The Hanoverian traces its history back to the 17th century when Spanish, oriental, and Neapolitan stallions were imported to Germany to breed with local mares, creating the Holsteiner. George II, who was the King of England and Elector of Hanover, founded the Stallion Depot at Celle and selected 14 of these Holsteiners for his breeding program. He introduced Thoroughbred blood to lighten the horses' build and supply stamina. The Hanoverians were intended to be used as carriage horses, for cavalry mounts, or for agricultural work. Detailed pedigrees were kept from the beginning and the horses were branded with a stylized letter ‘H'.
During the Napoleonic wars, the stock at Celle was depleted with only 30 remaining stallions. Thoroughbreds from England were used to replenish the stock, and while previously the amount of Thoroughbred blood was limited to 2-3% to keep the horses from being too light, the influence had risen to about 35% and the horses were too light to do the agricultural work for which they were originally intended.
Hanoverian breeders attempted to standardize the breeding of the heavier type by using indigenous Hanoverian lines, but after the Second World War the use of horses in agriculture declined and many breeders began to produce competition riding horses. The Hanoverians of today do not show the high knee movement of the original Hanoverian carriage horse and are much lighter than the original. They are highly renowned competition horses in show jumping and dressage.
The breeding of Hanoverians is currently regulated by the Society of Hanoverian Warmblood Breeders in Hanover. The stallion depot at Celle is maintained by the federal government of Niedersachsen.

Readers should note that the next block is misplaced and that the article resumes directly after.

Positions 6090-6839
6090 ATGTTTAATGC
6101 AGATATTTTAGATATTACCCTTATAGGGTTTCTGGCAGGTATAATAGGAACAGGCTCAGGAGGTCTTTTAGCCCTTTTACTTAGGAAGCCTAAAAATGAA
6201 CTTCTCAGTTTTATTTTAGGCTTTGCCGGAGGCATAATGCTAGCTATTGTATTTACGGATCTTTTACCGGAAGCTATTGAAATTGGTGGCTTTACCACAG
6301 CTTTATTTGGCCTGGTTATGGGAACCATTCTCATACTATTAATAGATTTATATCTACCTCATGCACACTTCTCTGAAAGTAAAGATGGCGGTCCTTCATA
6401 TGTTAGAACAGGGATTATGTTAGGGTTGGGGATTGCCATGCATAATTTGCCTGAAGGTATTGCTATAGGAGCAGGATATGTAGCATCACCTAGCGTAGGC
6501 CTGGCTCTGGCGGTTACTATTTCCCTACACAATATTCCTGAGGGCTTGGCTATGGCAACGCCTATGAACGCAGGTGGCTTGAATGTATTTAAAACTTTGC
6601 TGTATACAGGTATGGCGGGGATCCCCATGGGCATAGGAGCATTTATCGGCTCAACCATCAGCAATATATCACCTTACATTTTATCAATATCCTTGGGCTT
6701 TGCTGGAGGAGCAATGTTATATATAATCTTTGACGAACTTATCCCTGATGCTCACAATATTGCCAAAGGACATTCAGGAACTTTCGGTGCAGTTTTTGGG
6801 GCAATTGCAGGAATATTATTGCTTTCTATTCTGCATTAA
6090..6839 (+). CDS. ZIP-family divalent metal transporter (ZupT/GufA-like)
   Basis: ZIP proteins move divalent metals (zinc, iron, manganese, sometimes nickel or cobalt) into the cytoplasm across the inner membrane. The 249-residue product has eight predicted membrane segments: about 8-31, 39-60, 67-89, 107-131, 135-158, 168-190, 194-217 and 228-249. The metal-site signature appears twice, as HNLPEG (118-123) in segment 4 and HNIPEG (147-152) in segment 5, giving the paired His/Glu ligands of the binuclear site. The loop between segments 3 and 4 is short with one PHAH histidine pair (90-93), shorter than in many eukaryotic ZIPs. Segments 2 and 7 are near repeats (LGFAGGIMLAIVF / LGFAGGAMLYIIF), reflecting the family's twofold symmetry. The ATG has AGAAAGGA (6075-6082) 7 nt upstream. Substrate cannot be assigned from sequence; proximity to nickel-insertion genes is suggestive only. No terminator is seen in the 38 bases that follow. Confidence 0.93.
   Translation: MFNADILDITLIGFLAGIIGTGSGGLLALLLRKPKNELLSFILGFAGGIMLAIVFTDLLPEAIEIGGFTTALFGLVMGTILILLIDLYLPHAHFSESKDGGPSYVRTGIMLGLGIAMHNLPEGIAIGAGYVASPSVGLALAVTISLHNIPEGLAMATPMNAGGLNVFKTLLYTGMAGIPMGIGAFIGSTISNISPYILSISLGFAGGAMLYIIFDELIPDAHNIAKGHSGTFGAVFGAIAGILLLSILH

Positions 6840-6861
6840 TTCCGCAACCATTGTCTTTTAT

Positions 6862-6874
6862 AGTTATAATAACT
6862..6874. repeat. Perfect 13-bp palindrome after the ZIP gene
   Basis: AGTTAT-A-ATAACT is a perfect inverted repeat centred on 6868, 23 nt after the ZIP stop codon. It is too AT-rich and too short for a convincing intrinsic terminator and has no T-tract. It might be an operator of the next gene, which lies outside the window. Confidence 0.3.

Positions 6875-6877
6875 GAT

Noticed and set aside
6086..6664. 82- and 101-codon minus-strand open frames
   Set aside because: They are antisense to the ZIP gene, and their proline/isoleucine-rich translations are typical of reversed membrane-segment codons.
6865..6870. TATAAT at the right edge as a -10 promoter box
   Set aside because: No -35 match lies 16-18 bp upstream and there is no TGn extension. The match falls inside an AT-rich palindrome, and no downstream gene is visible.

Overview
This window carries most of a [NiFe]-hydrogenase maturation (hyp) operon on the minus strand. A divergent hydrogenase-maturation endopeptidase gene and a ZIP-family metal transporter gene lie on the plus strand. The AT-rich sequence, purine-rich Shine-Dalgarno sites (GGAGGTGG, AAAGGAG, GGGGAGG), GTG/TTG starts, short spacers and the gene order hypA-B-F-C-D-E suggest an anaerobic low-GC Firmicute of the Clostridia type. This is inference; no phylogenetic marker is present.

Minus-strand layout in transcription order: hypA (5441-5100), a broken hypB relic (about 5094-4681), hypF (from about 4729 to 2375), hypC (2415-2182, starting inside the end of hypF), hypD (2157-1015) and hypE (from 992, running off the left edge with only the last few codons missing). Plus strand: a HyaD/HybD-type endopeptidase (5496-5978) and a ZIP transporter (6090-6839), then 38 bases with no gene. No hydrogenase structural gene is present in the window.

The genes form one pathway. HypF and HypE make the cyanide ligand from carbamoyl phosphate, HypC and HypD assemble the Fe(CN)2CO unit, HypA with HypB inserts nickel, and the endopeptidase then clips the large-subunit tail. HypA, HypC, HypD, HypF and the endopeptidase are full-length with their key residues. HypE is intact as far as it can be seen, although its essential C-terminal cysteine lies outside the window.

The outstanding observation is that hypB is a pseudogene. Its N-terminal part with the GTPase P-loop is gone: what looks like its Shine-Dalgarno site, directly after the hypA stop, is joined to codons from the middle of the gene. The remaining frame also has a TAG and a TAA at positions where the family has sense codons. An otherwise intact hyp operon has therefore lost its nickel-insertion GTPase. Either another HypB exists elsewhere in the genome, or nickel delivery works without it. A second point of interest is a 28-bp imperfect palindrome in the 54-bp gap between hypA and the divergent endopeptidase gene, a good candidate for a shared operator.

Description


Hanoverians are 15.3 to 16.2 hands high on average. They tend to have a light, medium-sized head with a long neck and big, sloping shoulders. They are fairly muscular with a flat croup and powerful limbs, with good bone length below the knee on forelimbs.
They come in chestnut, bay, black, brown, and grey. Interestingly, regulations prohibit horses with too much white, and buckskin, palomino and cremello horses from being registered.

Horse Care and Feeding


Hanoverians require a larger amount of feed than most horses due to their larger size.

Horse Training and Activities


They are the most successful warmbloods in the world and excel in sport horse competition. They are extremely talented jumpers and have the carriage and active gait to be beautiful dressage horses.

Common Health Problems


Hanoverian's are known for their incredible strength and stamina, they are generally a sturdy and hardy horse.

Availability


Hanoverian's are very expensive and are harder to obtain than other breeds because they are very desirable horses and their breeding is so strictly regulated.
The Society of Hanoverian Warmblood Breeders in Hanover oversees the breeding and registering of Hanoverian horses and allows national Hanoverian societies in other countries to register horses as long as they meets the Society's standard. Before a horse can be registered as a Hanoverian, it must be inspected by a representative of the national Hanoverian society. The test will examine the conformation, type (how closely it fits the ideal for the breed), and athletic performance of the horse.

References


Maria Costantino, The Handbook of Horse Breeds, Barns and Noble, 2004
Author: Sandra Lloyd